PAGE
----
Just in time for Memorial Day, on Saturday The New York Times editorial board accused the United States military of racism in a piece titled, “Why Does The U.S. Military Celebrate White Supremacy?”
Pentagon spokesman Jonathan Rath Hoffman tweeted: “On a solemn day for remembering those that have given their lives for our country fighting against tyranny and subjugation, the NYT has more than a million possible stories of the ultimate sacrifice by American patriots that they could tell. But they don’t … The Department of Defense is the most diverse meritocracy in the country and the most powerful force for good in world history. We have many stories of valor still waiting to be told this Memorial Day weekend.”
Instead they chose to attack the US military – the most diverse meritocracy in the country and the most powerful force for good in world history. We have many stories of valor still waiting to be told this Memorial Day weekend.
— Jonathan Hoffman (@ChiefPentSpox) May 24, 2020
Retired Staff Sgt. Jones, a bomb technician who lost his legs in an explosion in Afghanistan and is a Fox News contributor, ripped the Times on Fox & Friends, saying:
It’s something that just stirs your blood a little bit, but then you have to realize who’s doing it; this is The New York Times … There are 365 days in a year. There has been 150 years since the Civil War. Why is the New York Times writing this on Memorial Day this year of all years? Because it’s relevance, right? It’s the opportunity to get people to talk about them.
And so right now, today, there’s a black man or woman in the Marine Corps, probably a first lieutenant who will become the very first black commandant of the Marine Corps, and that person has to wake up this morning knowing the goals and dreams ahead of him and that service loves them and wants them to succeed and read something about bases that were named probably before he or she was born for people that were alive 100 years before that, and worry about that? The New York Times tells them that’s what they should be focused on, that’s what they should care about rather than defending the country, or leading, or achieving some of the goals they have in front of them, and to me that’s offensive, that’s as bad as saying that coronavirus was warranted because we had slavery two hundred years ago. That’s not how we look at our country … I find it offensive and repulsive.
The Times, boasting that its editorial board “is a group of opinion journalists whose views are informed by expertise, research, debate and certain longstanding values,” began its polemic by citing the Charleston, S.C., massacre in 2015, saying it “dispensed with the fiction that the Confederate battle flag was an innocuous symbol of ‘Southern pride.,’” adding, “A murderer’s manifesto describing the killings as the start of a race war — combined with photos of the killer brandishing a pistol and a rebel flag — made it impossible to ignore the connection between Confederate ideology and a blood-drenched tradition of racial terrorism that dates back to the mid-19th century in the American South.”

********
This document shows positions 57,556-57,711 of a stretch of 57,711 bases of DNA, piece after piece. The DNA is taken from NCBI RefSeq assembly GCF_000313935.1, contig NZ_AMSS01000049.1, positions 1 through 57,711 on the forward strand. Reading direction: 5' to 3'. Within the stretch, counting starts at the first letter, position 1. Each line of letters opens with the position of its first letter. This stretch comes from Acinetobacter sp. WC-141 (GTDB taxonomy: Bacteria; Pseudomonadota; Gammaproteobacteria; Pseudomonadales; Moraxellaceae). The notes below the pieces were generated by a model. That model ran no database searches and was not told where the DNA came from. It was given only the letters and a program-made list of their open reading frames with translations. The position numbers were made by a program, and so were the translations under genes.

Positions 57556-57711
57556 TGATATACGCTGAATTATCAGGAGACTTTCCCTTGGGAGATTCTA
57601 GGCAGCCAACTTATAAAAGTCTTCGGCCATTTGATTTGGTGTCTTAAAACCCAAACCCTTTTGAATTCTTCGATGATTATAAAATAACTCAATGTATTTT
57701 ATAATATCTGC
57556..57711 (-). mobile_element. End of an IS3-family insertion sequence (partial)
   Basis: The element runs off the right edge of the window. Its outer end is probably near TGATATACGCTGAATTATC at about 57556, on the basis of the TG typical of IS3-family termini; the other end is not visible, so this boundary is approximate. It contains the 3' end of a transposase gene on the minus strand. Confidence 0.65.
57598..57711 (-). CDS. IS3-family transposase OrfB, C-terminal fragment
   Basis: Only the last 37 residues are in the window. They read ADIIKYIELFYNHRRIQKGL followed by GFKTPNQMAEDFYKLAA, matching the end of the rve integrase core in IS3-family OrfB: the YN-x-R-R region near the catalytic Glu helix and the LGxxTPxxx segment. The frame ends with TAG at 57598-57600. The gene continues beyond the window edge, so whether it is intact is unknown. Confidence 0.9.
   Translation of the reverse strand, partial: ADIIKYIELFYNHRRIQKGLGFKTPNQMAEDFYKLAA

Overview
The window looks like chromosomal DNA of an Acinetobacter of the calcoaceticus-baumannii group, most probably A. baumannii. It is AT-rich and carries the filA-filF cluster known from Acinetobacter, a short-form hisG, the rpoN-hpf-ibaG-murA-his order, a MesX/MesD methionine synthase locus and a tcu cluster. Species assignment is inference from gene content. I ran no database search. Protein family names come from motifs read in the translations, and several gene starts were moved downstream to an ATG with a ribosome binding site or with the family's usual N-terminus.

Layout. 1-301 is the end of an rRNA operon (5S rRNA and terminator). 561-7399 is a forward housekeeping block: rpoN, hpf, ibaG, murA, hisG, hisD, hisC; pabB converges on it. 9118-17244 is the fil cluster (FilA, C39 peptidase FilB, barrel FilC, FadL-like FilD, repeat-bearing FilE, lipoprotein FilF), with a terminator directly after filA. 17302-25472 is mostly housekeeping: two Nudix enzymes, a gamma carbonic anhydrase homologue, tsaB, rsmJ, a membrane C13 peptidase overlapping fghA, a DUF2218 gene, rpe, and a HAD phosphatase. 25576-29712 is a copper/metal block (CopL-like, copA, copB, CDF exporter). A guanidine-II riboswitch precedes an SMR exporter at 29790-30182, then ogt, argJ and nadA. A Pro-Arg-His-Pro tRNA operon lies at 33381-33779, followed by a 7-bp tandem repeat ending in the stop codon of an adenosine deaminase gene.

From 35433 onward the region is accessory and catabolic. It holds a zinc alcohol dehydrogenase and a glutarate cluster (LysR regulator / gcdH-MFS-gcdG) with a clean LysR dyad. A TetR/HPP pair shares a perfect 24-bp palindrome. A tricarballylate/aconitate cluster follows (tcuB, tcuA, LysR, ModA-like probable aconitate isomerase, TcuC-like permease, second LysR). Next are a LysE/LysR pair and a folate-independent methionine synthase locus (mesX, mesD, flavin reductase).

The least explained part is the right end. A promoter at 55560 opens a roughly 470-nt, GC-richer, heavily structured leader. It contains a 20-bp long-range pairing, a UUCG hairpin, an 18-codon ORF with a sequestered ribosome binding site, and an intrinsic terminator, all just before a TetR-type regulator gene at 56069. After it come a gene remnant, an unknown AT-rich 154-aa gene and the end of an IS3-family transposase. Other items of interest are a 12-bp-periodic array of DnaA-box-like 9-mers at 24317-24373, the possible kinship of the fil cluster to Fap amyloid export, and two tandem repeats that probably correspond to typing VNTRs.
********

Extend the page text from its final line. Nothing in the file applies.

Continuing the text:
After listing the places where the Confederate flag or images of Confederate generals had been removed, the Times wrote, “Institutions that could once have wrapped themselves in Confederacy ideology without consequence were put on notice public sentiment had shifted.” The Times declared, “Innocent intentions cannot obscure the truth that secessionists embarked on the Civil War to guarantee the rights of some human beings to own others, or the fact that the Confederate banner represents the same white supremacist values as — and is often displayed in tandem with ‘the Nazi swastika.”
Then the Times got to the heart of its attack: “This same toxic legacy clings to the 10 United States military installations across the South that were named for Confederate Army officers during the first half of the 20th century. Apologists often describe the names as a necessary gesture of reconciliation in the wake of the Civil War. In truth, the namings reflect a federal embrace of white supremacy that found its most poisonous expression in military installations where black servicemen were deliberately placed under the command of white Southerners — who were said to better ‘understand’ Negroes — and confined to substandard housing, segregated transportation systems and even ‘colored only’ seating in movie houses.”
The Times then pronounced, “The base names were part of a broad federal sellout to white supremacy that poisoned the whole of the United States.”
The Times concluded, “Military installations that celebrate white supremacist traitors have loomed steadily larger in the civic landscape since the country began closing smaller bases and consolidating its forces on larger ones. Bases named for men who sought to destroy the Union in the name of racial injustice are an insult to the ideals servicemen and women are sworn to uphold — and an embarrassing artifact of the time when the military itself embraced anti-American values. It is long past time for those bases to be renamed.”
Writing at Townhall, columnist Ellie Bufkin noted:
The editorial board of the Grey Lady then revises history entirely by characterizing the whole cause of the south in the Civil War as being driven by white supremacy and a desire to “keep black people in chains.” Referring to leaders of the Confederacy as “traitors” on multiple occasions, the board dismisses any defense which claims the base designations are historic marks that represent only the individuals, not ideologies …
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